In addition, during the wound healing processes of the stapled tissues, the mechanical strength of the tissues may decrease over time. The decrease in mechanical strength corresponds to a decrease in compressive properties within the tissues resulting in the possibility of leakage. Further, there exists the relationship between the leak pressure of an anastomosis or staple line junction and the amount of clamping pressure applied by the staples. If the pressure within the lumen exceeds the compressive stresses, then a leak will form. This can be represented by the formula P>σt/r where P is the pressure within the lumen, σ is the compressive stress, t is the thickness of the tissue and r is the radius of the tubular tissue section.

Therefore, it would be desirable to provide a staple assembly capable of reducing leakage through tissue about staple legs of the staple assembly. It would further be desirable to provide a staple assembly capable of applying uniform compression across the areas of tissue secured by a staple of the staple assembly. It would still further be desirable to provide a staple assembly capable of compensating for losses in mechanical strength of the underlying tissue by maintaining constant compression levels on the stapled tissue.

SUMMARY

There is disclosed a surgical staple assembly for providing uniform compression to opposed sides of a stapled tissue section. The surgical staple assembly includes a staple having a backspan and a pair of legs extending from the backspan, each of the legs terminating in a tissue penetrating tip. The surgical staple assembly also includes a first compression member having first openings for receipt of the legs of the staple and a second compression member having second openings for receipt of the legs of the staple. In use, the first compression member applies a first compressive force to a first side of a tissue section penetrated by the legs of the staple and the second compression member applies a second compressive force to a second side of the tissue section penetrated by the legs of the staple.

The first compression member is a generally flat plate having a length greater than a length of the back span of the staple and a width greater than a diameter of the material forming the staple. The second compression member is a platen having width greater than the diameter of the material forming the staple.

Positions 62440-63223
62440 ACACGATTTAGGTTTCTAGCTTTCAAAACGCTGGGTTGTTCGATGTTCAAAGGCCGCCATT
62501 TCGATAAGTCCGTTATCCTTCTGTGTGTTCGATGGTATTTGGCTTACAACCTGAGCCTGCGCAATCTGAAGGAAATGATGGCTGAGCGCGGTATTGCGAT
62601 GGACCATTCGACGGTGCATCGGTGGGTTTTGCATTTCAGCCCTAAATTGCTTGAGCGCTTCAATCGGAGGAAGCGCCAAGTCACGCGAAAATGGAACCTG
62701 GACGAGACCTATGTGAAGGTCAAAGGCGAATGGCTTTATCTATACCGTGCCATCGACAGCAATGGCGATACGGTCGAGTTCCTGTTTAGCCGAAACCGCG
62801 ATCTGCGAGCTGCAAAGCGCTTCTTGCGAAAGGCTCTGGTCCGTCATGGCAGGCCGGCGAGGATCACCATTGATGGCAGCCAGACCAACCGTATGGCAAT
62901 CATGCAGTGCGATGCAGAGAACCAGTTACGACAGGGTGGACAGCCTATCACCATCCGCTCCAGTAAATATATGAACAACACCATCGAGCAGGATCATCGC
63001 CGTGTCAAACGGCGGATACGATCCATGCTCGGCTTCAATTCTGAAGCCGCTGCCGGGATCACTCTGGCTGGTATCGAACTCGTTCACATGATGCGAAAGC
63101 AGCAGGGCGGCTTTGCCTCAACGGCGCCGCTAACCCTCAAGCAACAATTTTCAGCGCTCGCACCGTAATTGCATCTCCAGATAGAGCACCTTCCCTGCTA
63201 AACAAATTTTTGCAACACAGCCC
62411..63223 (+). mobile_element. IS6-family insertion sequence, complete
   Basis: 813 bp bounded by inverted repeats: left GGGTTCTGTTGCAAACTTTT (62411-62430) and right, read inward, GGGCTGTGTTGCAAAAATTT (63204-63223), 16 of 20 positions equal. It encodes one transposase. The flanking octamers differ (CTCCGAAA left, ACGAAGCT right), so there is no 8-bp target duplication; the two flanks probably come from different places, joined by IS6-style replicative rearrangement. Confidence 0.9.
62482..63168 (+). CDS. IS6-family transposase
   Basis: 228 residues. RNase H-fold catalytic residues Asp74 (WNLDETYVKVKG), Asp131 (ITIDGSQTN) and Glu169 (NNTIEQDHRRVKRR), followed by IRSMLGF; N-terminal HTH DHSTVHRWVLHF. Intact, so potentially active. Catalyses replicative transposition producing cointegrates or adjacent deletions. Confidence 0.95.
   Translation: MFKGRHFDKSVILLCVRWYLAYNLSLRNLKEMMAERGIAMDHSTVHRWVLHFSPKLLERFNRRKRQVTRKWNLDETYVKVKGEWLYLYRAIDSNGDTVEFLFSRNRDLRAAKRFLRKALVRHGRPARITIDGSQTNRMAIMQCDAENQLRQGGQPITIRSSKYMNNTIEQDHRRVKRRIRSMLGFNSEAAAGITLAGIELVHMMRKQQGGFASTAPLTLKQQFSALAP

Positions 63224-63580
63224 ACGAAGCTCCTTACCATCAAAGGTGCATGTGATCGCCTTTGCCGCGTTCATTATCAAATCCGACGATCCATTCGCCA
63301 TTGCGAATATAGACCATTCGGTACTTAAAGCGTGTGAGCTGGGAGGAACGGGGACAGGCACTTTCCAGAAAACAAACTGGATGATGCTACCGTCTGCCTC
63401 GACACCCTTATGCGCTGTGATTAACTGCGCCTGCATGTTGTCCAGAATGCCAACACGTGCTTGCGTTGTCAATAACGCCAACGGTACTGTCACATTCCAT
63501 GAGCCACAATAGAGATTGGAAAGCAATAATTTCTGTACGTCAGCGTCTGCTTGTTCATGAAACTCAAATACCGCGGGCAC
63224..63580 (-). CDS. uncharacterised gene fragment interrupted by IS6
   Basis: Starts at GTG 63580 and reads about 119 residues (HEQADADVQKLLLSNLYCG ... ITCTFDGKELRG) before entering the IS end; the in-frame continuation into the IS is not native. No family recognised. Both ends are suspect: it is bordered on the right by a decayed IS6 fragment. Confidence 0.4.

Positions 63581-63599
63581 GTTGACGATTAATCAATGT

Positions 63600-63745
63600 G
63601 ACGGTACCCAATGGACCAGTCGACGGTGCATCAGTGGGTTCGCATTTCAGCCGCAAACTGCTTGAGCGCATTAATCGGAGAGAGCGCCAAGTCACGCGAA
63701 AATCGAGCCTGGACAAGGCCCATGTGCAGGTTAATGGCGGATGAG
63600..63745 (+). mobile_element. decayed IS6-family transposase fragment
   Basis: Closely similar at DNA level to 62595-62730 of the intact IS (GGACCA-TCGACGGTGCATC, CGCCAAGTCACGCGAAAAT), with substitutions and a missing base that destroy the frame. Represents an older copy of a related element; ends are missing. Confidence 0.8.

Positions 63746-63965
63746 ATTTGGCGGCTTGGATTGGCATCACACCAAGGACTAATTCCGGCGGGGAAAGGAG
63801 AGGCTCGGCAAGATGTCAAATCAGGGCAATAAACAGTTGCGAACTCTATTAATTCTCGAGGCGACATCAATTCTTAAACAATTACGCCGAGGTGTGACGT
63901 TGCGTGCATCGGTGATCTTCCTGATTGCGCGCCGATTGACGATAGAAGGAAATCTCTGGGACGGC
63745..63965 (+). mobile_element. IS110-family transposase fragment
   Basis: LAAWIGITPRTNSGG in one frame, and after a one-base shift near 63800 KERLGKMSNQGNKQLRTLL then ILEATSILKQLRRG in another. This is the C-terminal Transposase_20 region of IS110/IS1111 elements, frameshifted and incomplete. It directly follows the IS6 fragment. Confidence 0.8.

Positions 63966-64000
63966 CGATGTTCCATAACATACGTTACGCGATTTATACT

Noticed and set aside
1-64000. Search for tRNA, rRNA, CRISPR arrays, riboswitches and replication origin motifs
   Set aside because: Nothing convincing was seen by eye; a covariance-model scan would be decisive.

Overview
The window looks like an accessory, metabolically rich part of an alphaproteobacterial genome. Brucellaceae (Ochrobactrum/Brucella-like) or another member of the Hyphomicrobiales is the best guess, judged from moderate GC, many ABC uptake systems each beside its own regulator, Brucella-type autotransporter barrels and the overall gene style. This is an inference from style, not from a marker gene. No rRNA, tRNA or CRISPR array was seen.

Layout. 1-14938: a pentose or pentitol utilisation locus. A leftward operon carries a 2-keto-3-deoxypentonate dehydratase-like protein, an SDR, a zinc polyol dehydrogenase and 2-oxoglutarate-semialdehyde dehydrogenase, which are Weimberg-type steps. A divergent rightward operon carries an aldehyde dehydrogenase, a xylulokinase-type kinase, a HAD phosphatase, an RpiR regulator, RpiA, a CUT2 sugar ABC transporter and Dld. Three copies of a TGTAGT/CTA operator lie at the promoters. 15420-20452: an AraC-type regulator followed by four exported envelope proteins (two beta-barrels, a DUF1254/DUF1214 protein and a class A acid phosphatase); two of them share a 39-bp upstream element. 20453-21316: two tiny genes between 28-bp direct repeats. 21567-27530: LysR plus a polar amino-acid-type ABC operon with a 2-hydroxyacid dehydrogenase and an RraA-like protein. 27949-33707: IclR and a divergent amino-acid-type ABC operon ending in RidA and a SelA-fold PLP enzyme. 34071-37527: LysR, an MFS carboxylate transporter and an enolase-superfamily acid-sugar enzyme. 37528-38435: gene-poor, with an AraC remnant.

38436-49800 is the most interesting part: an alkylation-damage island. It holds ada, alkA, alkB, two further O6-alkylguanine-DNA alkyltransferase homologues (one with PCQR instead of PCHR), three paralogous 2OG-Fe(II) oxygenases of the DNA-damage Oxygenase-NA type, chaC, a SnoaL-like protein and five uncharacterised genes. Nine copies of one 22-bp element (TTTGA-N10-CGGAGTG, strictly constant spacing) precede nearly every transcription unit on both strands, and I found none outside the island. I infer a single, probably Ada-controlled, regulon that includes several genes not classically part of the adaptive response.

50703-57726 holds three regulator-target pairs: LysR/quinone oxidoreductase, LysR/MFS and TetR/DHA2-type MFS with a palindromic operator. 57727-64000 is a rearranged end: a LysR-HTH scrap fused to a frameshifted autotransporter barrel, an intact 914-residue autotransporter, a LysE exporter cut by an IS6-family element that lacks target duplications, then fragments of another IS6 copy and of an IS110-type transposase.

The platen preferably further includes at least one third opening for accommodating the tissue penetrating tips of the staple. The at least one third opening is preferably positioned adjacent the center of the platen. In one embodiment, the at least one third opening is an oval opening for receipt of the tissue penetrating tips of the staple.

In one embodiment of the surgical staple assembly, the plate includes a biasing member engagable with the backspan of the staple to bias the plate away from the backspan. In one embodiment, the biasing member is a leaf spring. The leaf spring may be formed integral with the plate or, alternatively, one end of the leaf spring may be affixed to the plate.

There is also disclosed a surgical staple assembly including a staple having a backspan and a pair of legs extending from the backspan, each of the legs terminating in a tissue penetrating tip and a plate having openings for receipt of the legs of the staple. The plate includes a biasing member engagable with the backspan of the staple to bias the plate away from the backspan. The biasing member is a leaf spring and in one embodiment, the leaf spring is formed integral with the plate while in an alternative embodiment, one end of the leaf spring is affixed to the plate.